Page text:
“We are so fortunate to have the Basin as a living laboratory to examine, first hand, the many critical components that must be considered when tackling such large questions,” said UVM president Thomas Sullivan. “Our ability to have such an interdisciplinary team of researchers, post-doctoral associates, graduate students and undergraduates working together at UVM and with our partner institutions, embedded in this Basin, is another example of the incredible value the research has for all of Vermont and beyond.”
“VT EPSCoR is matched by none in terms of their track record for success as a state-wide federally funded program in Vermont,” said John Evans, president of the Vermont Technology Council, the statewide board for EPSCoR. “They have enabled multiple partnerships throughout the state in building research infrastructure, workforce size and diversity, and private sector competitiveness. You will see around you the evidence of their work with undergraduates, high schools and small businesses who are presenting their Vermont EPSCoR sponsored research today.”
“The merit review of the proposal for this new award is a true testament to the high caliber of research and innovation being conducted here by many talented researchers, and the relevance this research has not only to Vermont, but also to the region and beyond,” said Van Houten.
Workforce development a key part of award
Champlain Valley Union High School student Kathy Joseph joined the announcement and displayed her research project, co-authored by Isabelle Angstman, on the habitat of the rare stonecat. They endeavored to find the link between environmental conditions of the Allen Brook and LaPlatte Rivers and why the stonecat lives only in the LaPlatte. The stonecat, a nocturnal member of the catfish family, is no larger than 8 inches and thrives in a mixed gravel substrate on the river bed common in the LaPlatte, while the Allen Brook features a more homogeneous substrate. Joseph, a senior at CVU, is also the reigning division 1 girls state tennis champion.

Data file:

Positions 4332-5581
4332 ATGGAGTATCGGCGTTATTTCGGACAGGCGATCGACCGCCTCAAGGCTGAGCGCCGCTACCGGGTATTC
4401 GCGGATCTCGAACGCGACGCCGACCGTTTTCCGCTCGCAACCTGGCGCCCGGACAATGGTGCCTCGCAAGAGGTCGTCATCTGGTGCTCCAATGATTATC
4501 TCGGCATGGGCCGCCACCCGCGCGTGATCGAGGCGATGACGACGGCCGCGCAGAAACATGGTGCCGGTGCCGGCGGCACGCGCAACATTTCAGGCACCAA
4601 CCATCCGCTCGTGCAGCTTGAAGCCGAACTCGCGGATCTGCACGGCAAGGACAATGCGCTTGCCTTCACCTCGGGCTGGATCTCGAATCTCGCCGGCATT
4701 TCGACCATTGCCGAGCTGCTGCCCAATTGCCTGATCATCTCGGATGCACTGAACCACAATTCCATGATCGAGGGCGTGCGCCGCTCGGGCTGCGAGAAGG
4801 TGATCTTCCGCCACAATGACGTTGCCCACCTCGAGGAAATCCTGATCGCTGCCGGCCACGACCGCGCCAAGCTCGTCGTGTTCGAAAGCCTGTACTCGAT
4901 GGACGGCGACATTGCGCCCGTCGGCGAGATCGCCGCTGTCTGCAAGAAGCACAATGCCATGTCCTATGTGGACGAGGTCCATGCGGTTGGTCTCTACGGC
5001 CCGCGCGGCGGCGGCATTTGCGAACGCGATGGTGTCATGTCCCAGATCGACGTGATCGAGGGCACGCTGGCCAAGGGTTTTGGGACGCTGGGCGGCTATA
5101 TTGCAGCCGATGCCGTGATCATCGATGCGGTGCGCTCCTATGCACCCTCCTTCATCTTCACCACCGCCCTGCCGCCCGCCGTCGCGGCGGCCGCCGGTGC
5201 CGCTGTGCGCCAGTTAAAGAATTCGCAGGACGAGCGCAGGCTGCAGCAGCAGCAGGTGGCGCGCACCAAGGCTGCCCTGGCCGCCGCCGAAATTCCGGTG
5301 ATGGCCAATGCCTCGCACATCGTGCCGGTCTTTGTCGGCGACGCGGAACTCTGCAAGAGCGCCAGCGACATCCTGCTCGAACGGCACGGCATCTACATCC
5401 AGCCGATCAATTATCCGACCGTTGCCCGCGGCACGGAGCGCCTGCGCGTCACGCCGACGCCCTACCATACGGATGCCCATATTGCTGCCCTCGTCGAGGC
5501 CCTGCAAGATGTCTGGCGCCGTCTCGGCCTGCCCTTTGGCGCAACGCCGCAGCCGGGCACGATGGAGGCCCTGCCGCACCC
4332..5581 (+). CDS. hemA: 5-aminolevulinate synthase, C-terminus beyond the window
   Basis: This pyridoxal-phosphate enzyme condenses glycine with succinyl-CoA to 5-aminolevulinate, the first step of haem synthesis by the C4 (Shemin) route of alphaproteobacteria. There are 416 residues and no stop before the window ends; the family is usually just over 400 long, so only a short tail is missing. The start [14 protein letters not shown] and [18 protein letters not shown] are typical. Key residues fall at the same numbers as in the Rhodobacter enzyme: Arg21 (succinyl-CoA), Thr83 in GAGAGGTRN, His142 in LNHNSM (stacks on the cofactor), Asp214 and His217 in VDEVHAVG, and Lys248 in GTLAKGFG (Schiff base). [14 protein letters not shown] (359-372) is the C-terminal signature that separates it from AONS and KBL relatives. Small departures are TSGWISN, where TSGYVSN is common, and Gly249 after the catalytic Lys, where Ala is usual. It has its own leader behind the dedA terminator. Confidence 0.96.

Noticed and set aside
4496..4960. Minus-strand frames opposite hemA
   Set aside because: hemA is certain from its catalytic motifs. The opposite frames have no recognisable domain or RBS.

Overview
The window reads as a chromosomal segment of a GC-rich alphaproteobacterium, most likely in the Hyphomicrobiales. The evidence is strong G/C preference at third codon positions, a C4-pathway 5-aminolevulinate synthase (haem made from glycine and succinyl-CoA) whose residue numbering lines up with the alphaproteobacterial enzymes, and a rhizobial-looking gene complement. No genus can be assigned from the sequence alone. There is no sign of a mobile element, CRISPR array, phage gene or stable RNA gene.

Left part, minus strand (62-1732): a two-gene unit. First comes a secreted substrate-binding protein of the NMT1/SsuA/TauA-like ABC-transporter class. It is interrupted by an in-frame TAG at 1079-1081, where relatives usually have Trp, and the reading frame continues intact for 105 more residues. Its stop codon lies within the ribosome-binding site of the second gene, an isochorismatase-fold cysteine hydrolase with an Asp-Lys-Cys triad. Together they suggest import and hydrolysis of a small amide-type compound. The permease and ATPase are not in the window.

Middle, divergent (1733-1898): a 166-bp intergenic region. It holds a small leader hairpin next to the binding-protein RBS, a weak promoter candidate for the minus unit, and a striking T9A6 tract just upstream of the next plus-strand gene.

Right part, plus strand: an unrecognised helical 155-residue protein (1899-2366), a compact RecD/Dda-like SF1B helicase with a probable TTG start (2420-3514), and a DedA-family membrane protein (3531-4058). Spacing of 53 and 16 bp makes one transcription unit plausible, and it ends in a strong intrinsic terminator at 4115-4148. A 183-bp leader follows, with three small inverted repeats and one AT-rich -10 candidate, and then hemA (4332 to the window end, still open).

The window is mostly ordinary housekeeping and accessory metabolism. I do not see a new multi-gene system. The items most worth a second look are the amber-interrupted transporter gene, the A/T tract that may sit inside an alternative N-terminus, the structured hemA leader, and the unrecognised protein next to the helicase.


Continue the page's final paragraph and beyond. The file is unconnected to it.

A key element of the award will be the work performed by the Vermont EPSCoR Center for Workforce Development and Diversity at Saint Michael’s College (CWDD), which will offer research opportunities to Vermont high schools, middle schools and undergraduates from across Vermont, including a new partnership with Landmark College. Scholarships will be available to Abenaki students, first-generation college students, students with disabilities and veterans who are seeking science, technology, engineering or mathematics (STEM) majors. Girls will be supported through the Vermont Works for Women, Rosie’s Girls Program. Small businesses will also be able to participate through internships and funding from the Small Business Innovation Research Phase (0) program and support through Innovate HERS and Launch VT.
EPSCoR, the Experimental Program to Stimulate Competitive Research, is a program designed to fulfill the National Science Foundation's mandate to promote scientific progress nationwide. Through the program, NSF establishes partnerships with government, higher education and industry that are designed to effect lasting improvements in a state's or region's research infrastructure, R&D capacity and hence, its national R&D competitiveness.
Through her work with Vermont EPSCoR, funded by the National Science Foundation, and the Vermont Genetics Network, funded by the National Institutes of Health, Van Houten has brought in $110.45 million in statewide research infrastructure grants for which she is the principal investigator.
For further information about the Vermont EPSCoR program, visit www.uvm.edu/EPSCoR